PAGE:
A lot of young people these days, including my son Narek are into graphic novels. They are sort of like a cross between a comic book and a novel, giving you a meaty story, but broken up and enhanced by great illustrations. I was a bit skeptical of the genre, thinking it was just marketing spin to make comic books seem more respectable, until our friend Lauren and her kids came. They gave Narek a graphic novel on Greek mythology, an awesome book with ancient stories that still have deep truths to convey to us today.
One particular myth, Narcissus, relates to today’s reading from St. John and will help us unlock its meaning for us today. As many of you recall Narcissus was renowned for being handsome—like the George Clooney (or the Fr. Hovnan) of the ancient world. But he was so vain and self-absorbed that he spurned all those who tried to love him. As a result, one of the gods drew him to a pool of water where he fell in love with his own reflection, staring at it until he died. Conventional wisdom has it that this is a story about vanity, and it is, but this is staying on the surface of things. The depths of this story get to the depths of what it is to be human, and along with today’s scripture reading, remind us of something fundamental to living a significant and joyful life.
You see the problem with Narcissus, and all of us, is not strictly that we look to often at ourselves, the problem is that if we are always looking at ourselves, we are not looking through ourselves to see the image of God-within us and all of creation. Or put another way, the problem with Narcissus was not looking in the mirror, but that the mirror he looked in was not powerful enough to show him who he, you and I really are. For that we need a more powerful mirror, and in today’s Epistle reading, John the Evangelist provides us with one. “See what love the Father has given us, that we should be called children of God; and that is what we are…Beloved, we are God’s children now; what we will be has not yet been revealed. What we do know is this: when he is revealed, we will be like him, for we will see him as he is.” 1 Jn 3:1-3
John’s epistle reading, as all scripture, is a holy mirror. So too is our worship our saints and sacraments. Gaze into any one of these mirrors and we will indeed see ourselves, but over time we will begin to see much more. Over time, by God’s grace, our own image will give place to the image of God in ourselves and all the people and things in our lives.
So Narcisus’ main problem, our main problem is not our vanity per se. The problem is in the mirrors we choose and the way that we see. Perhaps a modern day version of Narcissus will help illustrate this point. A miserable old man visits a monk to find peace. The monk takes his hand and leads him to a window, and says “Look out there.” The man looked into the street. “What do you see?” asked the monk. “I see men, women, and children,” answered the man. Again the monk takes his hand and this time leads him to a mirror. “Now what do you see?” “Now I see myself,” the man replied. Then the monk said, “Behold, in the window there is glass, and in the mirror there is glass. But the glass of the mirror is covered with a little silver, and no sooner is the silver added than you cease to see others, but see only yourself.”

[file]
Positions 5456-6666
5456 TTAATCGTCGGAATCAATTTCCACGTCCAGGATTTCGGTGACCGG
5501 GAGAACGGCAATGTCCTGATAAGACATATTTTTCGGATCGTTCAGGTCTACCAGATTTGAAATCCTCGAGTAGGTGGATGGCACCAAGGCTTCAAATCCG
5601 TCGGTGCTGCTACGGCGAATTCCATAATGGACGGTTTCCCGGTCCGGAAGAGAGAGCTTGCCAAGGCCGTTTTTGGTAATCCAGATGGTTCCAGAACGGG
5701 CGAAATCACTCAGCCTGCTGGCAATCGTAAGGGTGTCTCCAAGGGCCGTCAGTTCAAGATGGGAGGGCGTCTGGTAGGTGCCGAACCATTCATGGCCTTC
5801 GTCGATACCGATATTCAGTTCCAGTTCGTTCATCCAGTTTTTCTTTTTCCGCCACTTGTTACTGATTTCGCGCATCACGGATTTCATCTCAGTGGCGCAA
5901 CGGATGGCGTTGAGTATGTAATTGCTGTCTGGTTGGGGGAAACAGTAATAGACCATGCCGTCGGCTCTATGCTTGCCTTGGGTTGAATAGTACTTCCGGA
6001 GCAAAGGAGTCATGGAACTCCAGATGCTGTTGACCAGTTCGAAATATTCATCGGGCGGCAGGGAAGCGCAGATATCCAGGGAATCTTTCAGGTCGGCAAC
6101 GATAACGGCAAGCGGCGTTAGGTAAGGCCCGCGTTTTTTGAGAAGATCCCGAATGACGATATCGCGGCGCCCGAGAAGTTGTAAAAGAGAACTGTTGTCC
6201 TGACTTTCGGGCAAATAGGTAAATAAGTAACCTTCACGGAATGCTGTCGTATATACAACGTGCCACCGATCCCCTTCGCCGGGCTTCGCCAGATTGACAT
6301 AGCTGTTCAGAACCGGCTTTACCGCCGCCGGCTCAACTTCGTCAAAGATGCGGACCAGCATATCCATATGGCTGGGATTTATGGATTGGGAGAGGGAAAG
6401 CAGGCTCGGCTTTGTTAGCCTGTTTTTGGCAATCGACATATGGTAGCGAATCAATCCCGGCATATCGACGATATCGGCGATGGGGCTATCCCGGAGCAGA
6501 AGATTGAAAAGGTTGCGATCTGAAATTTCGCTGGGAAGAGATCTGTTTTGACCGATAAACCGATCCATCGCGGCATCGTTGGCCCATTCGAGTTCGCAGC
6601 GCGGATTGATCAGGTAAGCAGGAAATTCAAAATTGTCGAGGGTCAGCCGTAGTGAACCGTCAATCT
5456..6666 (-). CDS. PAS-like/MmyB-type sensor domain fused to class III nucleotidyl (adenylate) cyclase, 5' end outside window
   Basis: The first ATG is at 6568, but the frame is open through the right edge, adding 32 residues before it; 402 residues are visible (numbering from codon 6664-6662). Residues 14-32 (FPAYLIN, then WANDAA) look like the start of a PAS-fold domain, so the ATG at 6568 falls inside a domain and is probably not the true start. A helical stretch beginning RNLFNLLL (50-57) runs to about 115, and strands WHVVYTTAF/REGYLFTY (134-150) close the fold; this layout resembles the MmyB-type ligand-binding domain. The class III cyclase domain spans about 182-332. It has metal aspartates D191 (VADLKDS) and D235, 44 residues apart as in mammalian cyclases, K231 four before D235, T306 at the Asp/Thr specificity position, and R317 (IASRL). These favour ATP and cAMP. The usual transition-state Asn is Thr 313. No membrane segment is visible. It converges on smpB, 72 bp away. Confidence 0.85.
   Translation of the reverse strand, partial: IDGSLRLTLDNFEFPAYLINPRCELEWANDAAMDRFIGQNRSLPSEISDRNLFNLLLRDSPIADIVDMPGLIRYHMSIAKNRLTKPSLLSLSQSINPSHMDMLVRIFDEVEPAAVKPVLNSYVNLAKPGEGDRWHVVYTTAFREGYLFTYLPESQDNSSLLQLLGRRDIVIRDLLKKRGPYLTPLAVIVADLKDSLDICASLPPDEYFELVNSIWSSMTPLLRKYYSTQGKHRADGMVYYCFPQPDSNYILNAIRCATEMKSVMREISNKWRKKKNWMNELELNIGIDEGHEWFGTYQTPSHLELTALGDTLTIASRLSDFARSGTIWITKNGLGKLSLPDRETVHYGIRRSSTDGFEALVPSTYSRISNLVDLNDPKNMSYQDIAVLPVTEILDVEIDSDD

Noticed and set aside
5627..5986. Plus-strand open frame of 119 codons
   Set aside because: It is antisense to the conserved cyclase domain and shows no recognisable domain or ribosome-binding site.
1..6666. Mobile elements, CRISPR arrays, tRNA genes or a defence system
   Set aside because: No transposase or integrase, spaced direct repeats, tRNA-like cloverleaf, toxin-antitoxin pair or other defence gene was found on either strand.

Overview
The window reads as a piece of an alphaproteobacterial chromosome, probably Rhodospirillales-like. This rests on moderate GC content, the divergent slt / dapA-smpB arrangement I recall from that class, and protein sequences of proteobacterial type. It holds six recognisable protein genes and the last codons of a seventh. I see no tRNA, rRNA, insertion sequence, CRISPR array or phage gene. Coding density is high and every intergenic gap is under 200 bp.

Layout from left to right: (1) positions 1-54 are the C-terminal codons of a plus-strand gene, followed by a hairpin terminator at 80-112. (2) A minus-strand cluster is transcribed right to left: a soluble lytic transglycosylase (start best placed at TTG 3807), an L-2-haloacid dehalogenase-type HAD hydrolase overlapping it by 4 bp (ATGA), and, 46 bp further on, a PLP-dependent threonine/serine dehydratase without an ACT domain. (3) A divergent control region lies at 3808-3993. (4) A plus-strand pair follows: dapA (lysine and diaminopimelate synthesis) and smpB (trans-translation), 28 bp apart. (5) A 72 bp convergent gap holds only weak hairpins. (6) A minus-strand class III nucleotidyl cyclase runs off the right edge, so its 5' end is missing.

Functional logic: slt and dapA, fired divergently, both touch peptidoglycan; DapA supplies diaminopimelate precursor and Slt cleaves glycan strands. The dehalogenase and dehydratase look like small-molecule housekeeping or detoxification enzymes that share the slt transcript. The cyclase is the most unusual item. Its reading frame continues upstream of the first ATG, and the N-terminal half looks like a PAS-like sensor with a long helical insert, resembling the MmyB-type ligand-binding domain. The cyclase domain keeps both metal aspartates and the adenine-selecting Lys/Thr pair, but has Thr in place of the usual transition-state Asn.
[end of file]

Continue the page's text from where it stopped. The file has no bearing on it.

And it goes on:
We all have some silver or gold on our mirrors that tricks us into seeing only what our egos wish us to see. Tricks us into seeing our shells instead of our souls, and the image of God within. What is this silver that catches your eye and soul? Does it trick you into thinking you will never have enough? Does it trick you into looking out for number one instead of giving yourself to others? Does it trick you into thinking you are superior to others and judging those around you?
The evil one has many ways to trick us into worshipping our own image instead of the image of God within. But this church, St. Hagop Armenian Church of Pinellas Park, FL is a Godly mirror that helps us remember and recall who we most deeply are. One of the greatest ways that being a part of a church forms us, is by disciplining us to always look beyond ourselves. We want to have our own slow Sunday morning. Church makes us get up and give it to God. We want to take care of our own needs. Church always makes us aware of those more needy. We want to focus on making money. Church encourages us to give it away. We want to do things our own way, church, especially committee work, forces us to let go of having our way.
You see, Christ’s Church—reflecting Christ himself—is the great antidote to Narcissism, and in today’s society we need this cure even more than ever. In this age of Narcissus, we might spend our entire lives looking at ourselves as self-made men and woman. Our church and faith reflect back a different image. So let us wake up from our hypnosis and spend time before the powerful mirrors of our maker. Gazing into the mirrors of Scriptures, church and prayer we will stop looking for what we have already been given and come to know ourselves for all the Lord has created us to be; now and always, amen.